6. Deepen Themes: The creation of themes is the most abstract activity in the frame creation approach and the activity that is hardest to grasp by people new to this approach. Yet it is also the step that more than any other defines the depth and quality of the end result. Having a profound understanding of the themes will not only help keep the next steps of the frame creation process on track, it is also a key benefit of the process in itself. Themes can emerge from combining the riches gleaned from the expanded problem situation, even in a brief workshop session. But those particular themes should be viewed as nothing more than labels to indicate an area of interest that needs to be explored in earnest and at length after the session. Such a systematic examination can be supported by the extensive methodology that can be found in hermeneutic phenomenology, by design-based practices, and by the analysis of the “history of ideas” around a theme.

7. Sharpen the Frames: It is important to make the frames as sharp and precise as possible. A frame is only effective when it evokes a very clear picture in the mind, and when it does so for all the major stakeholders. Often, honing a frame to convey such a sharp picture can be achieved by combining themes or by combining several frame ideas. Concrete and limited frames will more easily suggest what particular actions to take. The ideas that flow from such a focused frame can invariably be applied much more generally later on in the project.

8. Be Prepared: What actually makes a “good” problem situation that would benefit from utilizing frame creation rather than using other problem-solving approaches? From the case studies, we can glean some general patterns: (1) there are opposing views or conflicting aims, (2) no obvious solution is apparent, (3) the problem can be placed in an expanded context, (4) there is an open-minded champion within the “problem owner” organization that is seeking a solution, and (5) earlier solution attempts have not resulted in a satisfactory resolution, to the point where there is a willingness to take a different approach. When most or all of these conditions have been fulfilled, the frame creation approach still requires a lengthy process of getting to know the problem, approaching actual and possible stakeholders, motivating them to participate, making contact with external expertise that may be useful, etc. Initial discussions with the problem owner usually involve “widening” the brief, often by involving not only the key decision makers but also the people “on the ground” in the organization who actually have a more direct and complete overview of the complex problem situation.

This process cannot be rushed: together with the historic research that is an essential part of the archaeology of the problem situation, this preworkshop phase takes on average two to three months from first contact. These activities can be seen as a “map-making” of the problem situation, in its current and in its expanded form. Experience has shown that these maps (see figure 5.3) are often a key deliverable of the frame creation approach, as they can act as mirrors helping organizations to understand why and how they are stuck in their problem-solving processes.

Figure 5.3 Example of a problem situation map for a project on “loitering” teens. (made by S. Duisters, student of the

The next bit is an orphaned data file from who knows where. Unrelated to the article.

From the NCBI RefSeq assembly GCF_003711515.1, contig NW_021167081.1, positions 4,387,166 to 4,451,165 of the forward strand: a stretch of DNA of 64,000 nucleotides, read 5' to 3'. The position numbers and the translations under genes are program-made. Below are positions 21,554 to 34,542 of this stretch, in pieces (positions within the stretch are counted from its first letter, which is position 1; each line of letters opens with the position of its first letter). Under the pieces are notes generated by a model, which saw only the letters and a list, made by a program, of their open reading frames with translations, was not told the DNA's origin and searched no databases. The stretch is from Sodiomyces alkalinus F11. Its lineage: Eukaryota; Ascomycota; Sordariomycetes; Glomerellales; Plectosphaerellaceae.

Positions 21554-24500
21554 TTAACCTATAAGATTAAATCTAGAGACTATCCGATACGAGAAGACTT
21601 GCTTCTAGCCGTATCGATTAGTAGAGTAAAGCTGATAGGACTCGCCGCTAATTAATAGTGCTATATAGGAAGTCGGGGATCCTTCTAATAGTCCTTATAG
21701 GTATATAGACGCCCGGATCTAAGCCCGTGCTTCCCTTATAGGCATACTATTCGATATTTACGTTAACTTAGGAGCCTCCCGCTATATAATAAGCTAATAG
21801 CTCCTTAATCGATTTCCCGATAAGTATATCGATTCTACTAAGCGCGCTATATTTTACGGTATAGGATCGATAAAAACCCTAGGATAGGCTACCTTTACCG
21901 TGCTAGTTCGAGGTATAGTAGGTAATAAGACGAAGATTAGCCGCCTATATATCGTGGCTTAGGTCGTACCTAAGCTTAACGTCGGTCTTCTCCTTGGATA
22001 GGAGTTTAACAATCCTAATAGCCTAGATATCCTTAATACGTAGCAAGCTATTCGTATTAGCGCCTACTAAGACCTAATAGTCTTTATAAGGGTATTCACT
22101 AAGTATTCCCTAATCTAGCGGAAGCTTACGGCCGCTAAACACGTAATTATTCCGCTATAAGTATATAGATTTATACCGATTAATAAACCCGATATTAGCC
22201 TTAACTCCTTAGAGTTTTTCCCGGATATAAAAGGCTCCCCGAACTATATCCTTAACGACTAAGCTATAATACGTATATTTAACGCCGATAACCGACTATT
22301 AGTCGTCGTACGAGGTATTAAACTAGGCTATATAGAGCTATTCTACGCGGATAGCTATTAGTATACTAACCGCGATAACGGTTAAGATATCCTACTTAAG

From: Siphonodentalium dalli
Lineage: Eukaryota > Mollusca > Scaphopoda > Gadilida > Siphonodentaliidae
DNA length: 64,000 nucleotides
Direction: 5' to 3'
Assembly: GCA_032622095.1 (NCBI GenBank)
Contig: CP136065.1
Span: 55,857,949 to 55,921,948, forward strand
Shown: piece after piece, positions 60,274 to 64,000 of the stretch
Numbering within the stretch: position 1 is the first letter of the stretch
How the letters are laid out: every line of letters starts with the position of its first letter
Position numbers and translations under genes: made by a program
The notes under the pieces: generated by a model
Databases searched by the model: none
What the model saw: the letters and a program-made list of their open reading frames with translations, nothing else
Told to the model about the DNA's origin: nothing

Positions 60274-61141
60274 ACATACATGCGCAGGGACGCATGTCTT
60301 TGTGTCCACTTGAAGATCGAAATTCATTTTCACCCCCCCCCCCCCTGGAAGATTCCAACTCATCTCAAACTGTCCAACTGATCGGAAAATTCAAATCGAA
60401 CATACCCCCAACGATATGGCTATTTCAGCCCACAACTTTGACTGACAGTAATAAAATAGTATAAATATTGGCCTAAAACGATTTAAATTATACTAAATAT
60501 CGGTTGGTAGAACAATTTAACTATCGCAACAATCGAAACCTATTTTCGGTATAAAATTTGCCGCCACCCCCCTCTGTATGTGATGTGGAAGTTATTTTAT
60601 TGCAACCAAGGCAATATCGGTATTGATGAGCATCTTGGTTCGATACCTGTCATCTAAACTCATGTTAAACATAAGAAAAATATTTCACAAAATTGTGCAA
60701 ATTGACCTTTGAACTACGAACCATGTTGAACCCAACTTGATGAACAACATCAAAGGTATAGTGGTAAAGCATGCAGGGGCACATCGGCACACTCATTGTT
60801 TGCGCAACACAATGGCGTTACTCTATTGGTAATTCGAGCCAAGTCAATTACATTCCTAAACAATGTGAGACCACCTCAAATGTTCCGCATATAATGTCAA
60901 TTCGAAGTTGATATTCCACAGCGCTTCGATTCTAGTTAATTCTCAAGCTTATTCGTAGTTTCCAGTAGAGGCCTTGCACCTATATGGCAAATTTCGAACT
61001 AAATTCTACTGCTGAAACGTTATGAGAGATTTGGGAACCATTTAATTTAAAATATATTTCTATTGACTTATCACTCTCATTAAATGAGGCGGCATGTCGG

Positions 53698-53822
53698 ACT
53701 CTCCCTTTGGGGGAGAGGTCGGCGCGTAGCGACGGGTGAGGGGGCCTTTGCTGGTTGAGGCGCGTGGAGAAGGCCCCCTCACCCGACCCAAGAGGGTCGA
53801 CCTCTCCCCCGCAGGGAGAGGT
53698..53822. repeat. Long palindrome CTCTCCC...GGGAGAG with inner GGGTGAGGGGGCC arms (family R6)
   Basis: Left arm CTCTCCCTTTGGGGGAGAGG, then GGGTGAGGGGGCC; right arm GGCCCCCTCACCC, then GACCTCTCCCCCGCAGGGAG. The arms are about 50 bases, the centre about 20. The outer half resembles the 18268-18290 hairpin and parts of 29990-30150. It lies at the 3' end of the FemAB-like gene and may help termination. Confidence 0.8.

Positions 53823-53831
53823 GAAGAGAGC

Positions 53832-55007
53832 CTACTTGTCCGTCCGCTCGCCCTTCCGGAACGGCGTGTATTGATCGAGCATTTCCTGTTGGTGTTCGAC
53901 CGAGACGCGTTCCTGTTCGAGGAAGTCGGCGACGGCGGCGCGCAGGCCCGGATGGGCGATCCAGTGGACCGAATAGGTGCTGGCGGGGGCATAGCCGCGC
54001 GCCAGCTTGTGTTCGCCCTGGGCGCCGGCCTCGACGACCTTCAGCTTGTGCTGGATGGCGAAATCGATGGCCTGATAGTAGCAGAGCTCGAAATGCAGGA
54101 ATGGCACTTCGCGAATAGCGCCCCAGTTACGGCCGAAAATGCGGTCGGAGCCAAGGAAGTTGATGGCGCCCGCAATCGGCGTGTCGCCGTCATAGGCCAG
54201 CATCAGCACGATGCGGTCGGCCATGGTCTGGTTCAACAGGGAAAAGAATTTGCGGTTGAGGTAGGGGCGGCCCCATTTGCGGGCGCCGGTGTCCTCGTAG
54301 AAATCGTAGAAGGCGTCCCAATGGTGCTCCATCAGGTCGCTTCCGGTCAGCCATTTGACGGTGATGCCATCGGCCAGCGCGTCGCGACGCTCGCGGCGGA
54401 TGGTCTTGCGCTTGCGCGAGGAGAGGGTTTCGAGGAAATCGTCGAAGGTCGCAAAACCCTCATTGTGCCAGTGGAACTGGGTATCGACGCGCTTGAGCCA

TU Eindhoven).

9. Create the Moment: The frame creation workshop normally lasts two to four hours. In this workshop, all the information is brought together, and the team is taken through the frame creation steps by a facilitator. The team members of these frame creation sessions tend to be very diverse. To achieve breadth and depth in the frame creation process, participants are strategically chosen for the different skills, experiences, and approaches they can bring to the table. This is important because the frame creation process is a “creative analysis”: while the process is thorough and always based on facts, the directions chosen are contingent upon the experience of the participants—different groups will take a different line of action. Included in such a team are content specialists who have a deep and broad knowledge of the problem arena and are able to feed fresh information into all the stages of the frame creation process as new questions come up. As in other design activities, the environment in which frame creation processes take place needs to be rich in inspiration and conducive to reflection.

10. Follow Through Frame creation doesn’t end with the workshop. Experience has shown that it takes a couple of months to rework the session more thoroughly. One should check any assumptions that may have entered the discussion, dig into literature to achieve depth and thoughtfulness in the themes, sharpen the frames, make a much more exhaustive exploration of possible solutions and map these against the original problem, etc. The result of this follow-through is a report for the problem owner and key stakeholders, which is much more extensive and penetrating than the knowledge, insights, and ideas that are generated at the frame creation workshop session. After this report has been handed over, a lengthy phase of consultation often follows. After the adoption of one or more frames, the path to action can still be hard and long. New frames invariably disturb organizational cultures, processes, and structures that have been set up to support the conventional problem-solving approach of an organization. Moreover, in a networked world, these frames invariably cut through organizational boundaries in unexpected ways. It is crucial to support the problem owner in the hard task of following through on the path to action toward real-world, on-the-ground results.

Notes for Designers:

The process of Frame Creation recognizes that we are always in a frame of our own.

Donald Schön details his concept of reflection in action (thinking about the work you do while you are doing it) and reflection on action (thinking about the path of your work) in his book The Reflective Practitioner: How Professionals Think in Action.

In episode 1 of the podcast, Design Theory and Methodology, Kees Dorst discusses framing, the gaps in Schön’s Reflective Practice, and Frame Creation. Podcast hosts, Peter Lloyd and Mieke van der Bijl follow the interview with a discussion of frames and their own experience using Dorst’s Frame Creation process.

Dorst, K. (2011). The core of ‘design thinking’ and its application. Design Studies, 32(6), 521–532.

Dorst, K. (2015). Frame innovation: Create new thinking by design. The MIT Press.

Dorst, K. (2015). Frame Creation and Design in the Expanded Field. She Ji: The Journal of Design, Economics, and Innovation, 22–33.

Weedon, S. (2019). The Core of Kees Dorst’s Design Thinking: A Literature Review. Journal of Business and Technical Communication, 33(4), 425–430.

Leave a Reply

Your email address will not be published. Required fields are marked *